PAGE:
a pointed firearm can be persuasive.
in granada hills, california, the los angeles county’s district attorney’s husband, mr. david lacey, was confronted at his home with early morning protestors. from the reports, before 6 am in the morning, they approached the residence and were on the property. mr. david lacey, the da’s husband, according to reports, after the doorbell was rang, opened the door and pointed a gun at them. he said, ”i will shoot you. get off of my porch.” associated press.
for public law enforcement officials, family safety is to be taken seriously as they are at risk of harm. criminals, their associates, and their family members may want vengeance. thus, exercising hyper-vigilance at a residence is reasonable and necessary.
in a travesty of justice, for the aforementioned event, mr. david lacey was prosecuted. the criminal case resolved with him being allowed to enter into a division program. the program allows that “if he performs 100 hours of community service and attends anger management and gun safety classes.” associated press
mr. david lacey is african american and the protestors on his property were there representing black lives matter.
in kenosha wisconsin, in the rittenhouse case, assistant district attorney thomas binger brandished a rifle and reportedly aimed it at jury members in an attempt to persuade them to find in favor of a guilty verdict. his aim was to seek justice for black lives matter protestors who were killed or shot when by the defendant who was allegedly was protecting private property. the defendant allegedly used his weapon in self-defense.
those shot and killed by the defendant in that matter were white.
mr. binger’s pointing of the weapon has drawn much outrage. there are opinions that it constituted a criminal act, there are those who opine that it was unbecoming courtroom conduct. there are those who believe that, in doing so, he undermined the us constitutional 6th amendment’s right to a trial by jury. placing a gun to a jury member’s head would certainly amount to coercion versus persuasion.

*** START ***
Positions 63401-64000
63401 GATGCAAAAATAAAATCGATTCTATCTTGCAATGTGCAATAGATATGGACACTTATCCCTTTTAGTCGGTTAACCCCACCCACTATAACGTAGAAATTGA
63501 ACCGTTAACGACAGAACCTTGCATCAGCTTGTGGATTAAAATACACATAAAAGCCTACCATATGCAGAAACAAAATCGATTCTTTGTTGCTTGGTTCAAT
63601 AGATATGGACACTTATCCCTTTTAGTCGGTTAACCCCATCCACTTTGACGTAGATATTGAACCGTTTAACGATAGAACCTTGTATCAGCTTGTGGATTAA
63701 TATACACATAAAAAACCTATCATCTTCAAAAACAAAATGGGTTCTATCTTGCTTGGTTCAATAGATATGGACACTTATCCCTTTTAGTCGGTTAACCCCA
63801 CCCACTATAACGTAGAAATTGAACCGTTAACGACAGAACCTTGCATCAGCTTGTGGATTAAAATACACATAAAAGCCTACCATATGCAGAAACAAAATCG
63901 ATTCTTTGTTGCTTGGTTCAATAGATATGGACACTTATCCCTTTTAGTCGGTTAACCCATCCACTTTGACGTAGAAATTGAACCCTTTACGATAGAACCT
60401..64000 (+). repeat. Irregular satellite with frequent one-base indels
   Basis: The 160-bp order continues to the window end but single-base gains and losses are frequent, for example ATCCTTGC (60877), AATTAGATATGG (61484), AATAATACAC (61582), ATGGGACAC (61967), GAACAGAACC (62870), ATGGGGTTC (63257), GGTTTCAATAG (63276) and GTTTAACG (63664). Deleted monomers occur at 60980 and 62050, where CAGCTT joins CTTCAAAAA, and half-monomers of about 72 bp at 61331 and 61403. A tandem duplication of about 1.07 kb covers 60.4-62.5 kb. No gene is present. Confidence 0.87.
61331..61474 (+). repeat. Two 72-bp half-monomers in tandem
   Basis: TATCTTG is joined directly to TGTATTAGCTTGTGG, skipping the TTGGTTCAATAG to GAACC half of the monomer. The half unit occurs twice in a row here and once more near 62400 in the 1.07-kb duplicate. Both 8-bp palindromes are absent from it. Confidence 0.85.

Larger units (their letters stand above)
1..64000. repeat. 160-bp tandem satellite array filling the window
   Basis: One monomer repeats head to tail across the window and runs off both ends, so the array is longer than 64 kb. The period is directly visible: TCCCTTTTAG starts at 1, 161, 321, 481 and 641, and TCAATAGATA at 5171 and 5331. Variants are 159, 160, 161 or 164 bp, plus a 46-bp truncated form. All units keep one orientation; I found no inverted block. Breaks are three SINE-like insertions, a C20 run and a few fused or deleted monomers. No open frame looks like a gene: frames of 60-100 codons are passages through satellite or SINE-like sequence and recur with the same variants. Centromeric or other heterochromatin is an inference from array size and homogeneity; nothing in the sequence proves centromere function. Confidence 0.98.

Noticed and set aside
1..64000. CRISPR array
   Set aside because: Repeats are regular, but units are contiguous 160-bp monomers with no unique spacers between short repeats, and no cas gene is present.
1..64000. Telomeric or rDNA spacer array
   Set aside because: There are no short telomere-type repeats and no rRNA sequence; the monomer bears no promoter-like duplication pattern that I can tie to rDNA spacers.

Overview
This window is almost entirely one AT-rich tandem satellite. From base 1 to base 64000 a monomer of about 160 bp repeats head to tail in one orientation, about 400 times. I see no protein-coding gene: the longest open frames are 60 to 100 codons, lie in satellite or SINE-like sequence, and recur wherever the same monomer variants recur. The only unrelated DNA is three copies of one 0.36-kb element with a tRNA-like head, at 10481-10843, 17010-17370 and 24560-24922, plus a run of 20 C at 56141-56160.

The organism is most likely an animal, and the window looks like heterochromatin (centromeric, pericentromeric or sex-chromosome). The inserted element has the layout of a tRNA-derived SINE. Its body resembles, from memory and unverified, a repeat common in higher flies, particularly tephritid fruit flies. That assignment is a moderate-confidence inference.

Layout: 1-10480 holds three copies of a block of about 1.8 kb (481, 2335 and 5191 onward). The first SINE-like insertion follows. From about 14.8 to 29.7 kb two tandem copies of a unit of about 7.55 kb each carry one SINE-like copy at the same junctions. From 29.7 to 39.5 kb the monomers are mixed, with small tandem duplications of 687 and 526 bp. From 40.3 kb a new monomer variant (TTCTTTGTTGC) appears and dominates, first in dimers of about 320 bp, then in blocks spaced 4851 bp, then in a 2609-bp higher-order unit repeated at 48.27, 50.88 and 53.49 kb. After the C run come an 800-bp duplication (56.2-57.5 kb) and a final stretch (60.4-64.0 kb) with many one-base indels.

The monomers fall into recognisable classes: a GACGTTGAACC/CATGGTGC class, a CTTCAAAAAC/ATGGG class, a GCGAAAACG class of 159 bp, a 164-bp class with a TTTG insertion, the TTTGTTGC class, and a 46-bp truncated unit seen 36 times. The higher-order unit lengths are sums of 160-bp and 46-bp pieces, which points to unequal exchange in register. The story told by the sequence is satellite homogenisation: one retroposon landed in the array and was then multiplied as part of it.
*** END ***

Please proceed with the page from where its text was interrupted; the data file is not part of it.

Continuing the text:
all things being equal, it would be apparent that action must be taken against mr. binger. mr. binger’s conduct must be condemned by his own district attorney’s offices. no prospective juror, in their right mind, would ever wish to be on a jury where mr. binger is prosecuting. they certainly would want to avoid the likelihood that they would have a gun pointed at them.
mr. binger’s conduct must be condemned by the wisconsin state bar. his action is worthy of some measured discipline.
mr. binger’s conduct must be investigated by the legal body responsible for conduct in the courtroom. either the state of wisconsin, the county, or the city criminally investigate a weapon’s charge against him.
if these measures are not taken, the happenings in these two cities tell a tale of a tiered justice system. one for those who support and condone the black lives matter movement in which coercion is permissible. the other for regular citizens who are to be treated second class citizens.
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